The practices are cumulative. An organization that must meet level 3 also needs to address the practices identified at levels 1 and 2.
How do you demonstrate process maturity?
In parallel with the practices, CMMC also requires a level of process maturity.
At initial levels of process maturity, organizations perform activities on an informal or ad-hoc basis. As organizations progress their process maturity, processes become more formal and consistently performed.
Ultimately, the most mature processes are measured and optimized with corrective actions to improve defects that management identifies within the process.
As part of the certification, an organization must demonstrate process maturity at the following levels:
- Performed: Practices are performed informally; however, there is no institutionalization of the process.
- Documented: Practices are supported by a documented policy, a documented procedure and a plan to implement and perform practices related to the domain.
- Managed: Management periodically reviews activities related to the domains to confirm adherence to policy and practices. Additionally, management provides sufficient resources to meet the plan for the given domains.
- Reviewed: Management reviews and measures activities to determine the effectiveness of controls and safeguards to meet the required capabilities. Additionally, executive management reviews results of domain activities and helps resolve issues.
- Optimized: The organization uses a standardized approach to apply domain activities across all relevant business units or organizational divisions. Additionally, identified practice improvement opportunities are shared across the organization.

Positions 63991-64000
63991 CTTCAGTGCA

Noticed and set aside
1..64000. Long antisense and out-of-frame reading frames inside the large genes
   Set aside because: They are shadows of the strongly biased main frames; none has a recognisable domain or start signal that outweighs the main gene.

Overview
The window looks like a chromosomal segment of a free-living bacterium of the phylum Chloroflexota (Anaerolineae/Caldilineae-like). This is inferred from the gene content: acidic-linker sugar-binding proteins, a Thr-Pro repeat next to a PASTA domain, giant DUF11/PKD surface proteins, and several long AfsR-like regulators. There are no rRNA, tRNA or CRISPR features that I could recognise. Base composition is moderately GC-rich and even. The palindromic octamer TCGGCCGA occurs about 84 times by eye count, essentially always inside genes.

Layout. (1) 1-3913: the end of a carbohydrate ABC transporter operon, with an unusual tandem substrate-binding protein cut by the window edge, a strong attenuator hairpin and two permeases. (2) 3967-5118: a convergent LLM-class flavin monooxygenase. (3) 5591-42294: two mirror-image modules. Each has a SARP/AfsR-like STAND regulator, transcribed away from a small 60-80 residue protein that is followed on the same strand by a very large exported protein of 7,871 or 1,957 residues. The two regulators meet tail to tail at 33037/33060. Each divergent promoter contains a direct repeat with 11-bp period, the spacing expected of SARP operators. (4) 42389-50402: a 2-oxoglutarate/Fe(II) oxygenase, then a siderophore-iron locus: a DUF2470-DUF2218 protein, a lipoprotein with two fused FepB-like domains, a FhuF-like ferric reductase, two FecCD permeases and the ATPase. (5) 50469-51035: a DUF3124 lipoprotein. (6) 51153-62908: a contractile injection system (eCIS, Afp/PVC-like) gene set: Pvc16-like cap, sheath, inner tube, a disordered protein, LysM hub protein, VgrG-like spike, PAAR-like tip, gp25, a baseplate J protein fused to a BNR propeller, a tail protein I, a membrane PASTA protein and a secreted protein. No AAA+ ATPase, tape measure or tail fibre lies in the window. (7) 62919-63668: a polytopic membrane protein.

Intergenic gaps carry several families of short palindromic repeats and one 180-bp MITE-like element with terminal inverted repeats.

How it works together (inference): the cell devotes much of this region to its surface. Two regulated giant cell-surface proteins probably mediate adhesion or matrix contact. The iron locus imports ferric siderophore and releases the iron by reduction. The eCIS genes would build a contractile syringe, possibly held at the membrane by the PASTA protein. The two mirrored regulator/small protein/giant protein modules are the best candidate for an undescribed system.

What are the costs and reimbursement options?
Demonstrating their commitment to increasing cybersecurity through the DIB, the DoD has stated that the cost of the certification will be a reimbursable expense under the contract.
As of this writing, the DoD hasn’t published the certification process, so we can’t say for certain what the certification will cost. However, the DoD has indicated their desire to ensure the process is affordable and commensurate with the level of risk.
How Wipfli can help
If you have access to, or generate, CUI as part of a contract with the DoD or with a prime contractor, this requirement will apply to your organization.
Wipfli can help you assess the current state of your cybersecurity management program and identify any necessary improvements that you’ll need to make in order to comply.
We are paying attention to developments relative to CMMC. As the DoD releases a final version of the CMMC, as well as the certification framework, we’ll be able to help you establish a roadmap to compliance and certification.
Please contact Jeff Olejnik, Tom Wojcinski or your Wipfli relationship executive for more information.
Or continue reading on:
How cybercriminals are targeting construction companies — and how to prevent it
Iran cybersecurity attack threat
5 questions executives should ask to assess cybersecurity readiness
10 essential ways to protect your business against cybercrime